United Kingdom

Has Boris Johnson killed off North Sea oil and gas? PM says industry should go green 'fast'

Boris Johnson appeared to sound the death knell for North Sea oil and gas today as he said the industry needed to move into green power 'as fast as we reasonably can'.

The Prime Minister called for a 'transition' away from fossil fuels as he visited an offshore wind farm off the Scottish coast today. 

He drew a parallel with the scaling down of coal use in power stations across Britain over the past 40 years.

But he drew the fury of Labour by saying Thatcher's 1980s closure of mines -  which led to bitter protects and strikes, had given the UK a 'big early start'. 

While he insisted that existing North Sea contracts should be honored, he said there had to be a 'smooth and sensible transition' to green alternatives like wind.

Both leaders are in Scotland ahead of the Cop26 UN climate change summit in the autumn, which is being hosted by the UK in Glasgow.

Global leaders will attend the summit, to be held from October 31 to November 12, in what is seen as a critical moment for the future of the planet. 

The Scottish oil industry is already under pressure amid opposition to plans for a new Shetland oil field.

Currently, an application is being mulled by the Oil and Gas Authority for the Cambo field. It could produce up to 255 million barrels of oil during its lifetime, but would release an estimated 132 million tonnes of CO2 into the atmosphere.

The Scottish Greens, who are on the verge of agreeing an electoral pact with Nicola Sturgeon's SNP, are opposing it, as is Labour.

He last night attacked Sir Keir's over his call for the running down of oil and gas, saying it would put 100,000 jobs at risk.  

The Prime Minister boarded a ship on his way to visit an offshore wind farm in the Moray Firth this morning.

Prime Minister Boris Johnson onboard the Esvagt Alba during a visit to the Moray Offshore Windfarm East, off the Aberdeenshire coast

Mr Johnson tuned down an offer to meet Ms Sturgeon at her Bute House residence in Edinburgh before undertaking an engagement just 30 miles away yesterday

Mr Johnson and Labour leader Sir Keir Starmer are visiting renewable energy projects in Scotland today as the country prepares to host the Cop26 climate conference.

PM offers Sturgeon Cop26 role after meeting snub 

Boris Johnson last night offered Nicola Sturgeon a 'huge' role at an upcoming global climate conference - after snubbing her offer of face-to-face talks during his visit to Scotland.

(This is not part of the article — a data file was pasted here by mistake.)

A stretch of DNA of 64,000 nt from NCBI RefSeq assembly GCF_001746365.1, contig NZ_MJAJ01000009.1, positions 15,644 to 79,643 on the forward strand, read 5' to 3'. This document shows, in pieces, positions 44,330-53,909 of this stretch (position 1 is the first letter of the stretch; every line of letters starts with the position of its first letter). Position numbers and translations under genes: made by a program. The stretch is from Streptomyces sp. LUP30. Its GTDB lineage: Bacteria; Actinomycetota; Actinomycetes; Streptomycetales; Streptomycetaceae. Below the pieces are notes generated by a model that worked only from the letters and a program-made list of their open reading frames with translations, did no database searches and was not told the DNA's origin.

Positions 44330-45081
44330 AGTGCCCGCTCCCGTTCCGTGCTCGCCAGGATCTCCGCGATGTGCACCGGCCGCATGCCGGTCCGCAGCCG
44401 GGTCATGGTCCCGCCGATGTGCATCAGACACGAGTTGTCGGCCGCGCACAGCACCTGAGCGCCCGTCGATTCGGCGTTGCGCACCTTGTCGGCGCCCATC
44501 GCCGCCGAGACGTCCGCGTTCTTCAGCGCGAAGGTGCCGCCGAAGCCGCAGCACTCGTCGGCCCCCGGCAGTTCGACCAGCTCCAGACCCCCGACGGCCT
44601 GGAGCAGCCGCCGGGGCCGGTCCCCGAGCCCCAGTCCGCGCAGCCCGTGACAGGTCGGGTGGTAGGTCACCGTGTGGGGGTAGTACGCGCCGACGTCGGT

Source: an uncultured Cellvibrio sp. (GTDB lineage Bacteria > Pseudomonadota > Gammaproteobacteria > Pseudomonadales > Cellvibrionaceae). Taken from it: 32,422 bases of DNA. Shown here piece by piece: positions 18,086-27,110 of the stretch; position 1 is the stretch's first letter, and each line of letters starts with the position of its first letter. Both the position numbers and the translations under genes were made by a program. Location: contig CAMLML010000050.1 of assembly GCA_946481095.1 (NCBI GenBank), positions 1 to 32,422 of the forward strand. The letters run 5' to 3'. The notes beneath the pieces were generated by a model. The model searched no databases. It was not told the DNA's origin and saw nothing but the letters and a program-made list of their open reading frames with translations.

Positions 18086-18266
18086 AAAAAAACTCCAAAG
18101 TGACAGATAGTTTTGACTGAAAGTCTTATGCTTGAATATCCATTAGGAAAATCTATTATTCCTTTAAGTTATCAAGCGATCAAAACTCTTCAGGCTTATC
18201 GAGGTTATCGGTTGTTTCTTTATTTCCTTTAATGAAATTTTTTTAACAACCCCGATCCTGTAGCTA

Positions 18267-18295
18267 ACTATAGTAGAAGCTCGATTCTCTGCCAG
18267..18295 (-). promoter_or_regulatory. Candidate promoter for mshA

The Prime Minister said he wanted the Scottish First Minister and her Welsh and Northern Irish counterparts to be involved in Cop26, which takes place in Glasgow in November.

His offer comes amid a stand-off between Westminster and Edinburgh after he dismissed an offer of talks about Covid rebuilding during his current visit to Scotland.

Mr Johnson turned down an offer to meet Ms Sturgeon at her Bute House residence in Edinburgh before undertaking an engagement just 30 miles away. 

Both sides denied the move was a snub, but the First Minister branded his decision 'odd'.

The offer of a Cop26 role may also raise some Tory eyebrows. At the party's conference in 2019, Mr Johnson told an event that he did not want the Scottish leader involved, saying: 'I don't mind seeing a Saltire or two but I want to see the Union flag and I don't want to see Nicola Sturgeon anywhere near it.' 

However last night he told the BBC: 'It's a huge undertaking by the whole of the UK.

'I hope very much that the First Minister, along with all her colleagues around the UK, at whatever level in government, will evangelise, will exhort everybody she represents to do the needful.' 

Ms Sturgeon said his refusal to meet her was 'strange' and said it was for him to explain his refusal.

Mr Johnson denied snubbing her, when asked by reporters at the college, where he posed with police dogs in an area away from public access.

'No, I haven't. I'm always delighted, always, always, always, delighted - and look, we, seriously, we work together,' he said. 

Mr Johnson boarded the vessel Esvagt Alba for his visit to the Moray Offshore Windfarm East, off the Aberdeenshire coast today. 

Speaking to reporters aboard the ship this afternoon, Mr Johnson described the turbines he has seen as 'colossal', and added: 'The potential of Scottish wind is just incredible. This is an opportunity to generate high wage, high skilled jobs that have the additional pleasure and motivation for people that by doing them they're doing something to save the planet.'

Pressed on whether he would set a deadline for ending fossil fuel extraction, Mr Johnson said: 'Look at what we've done already. We've transitioned away from coal in my lifetime.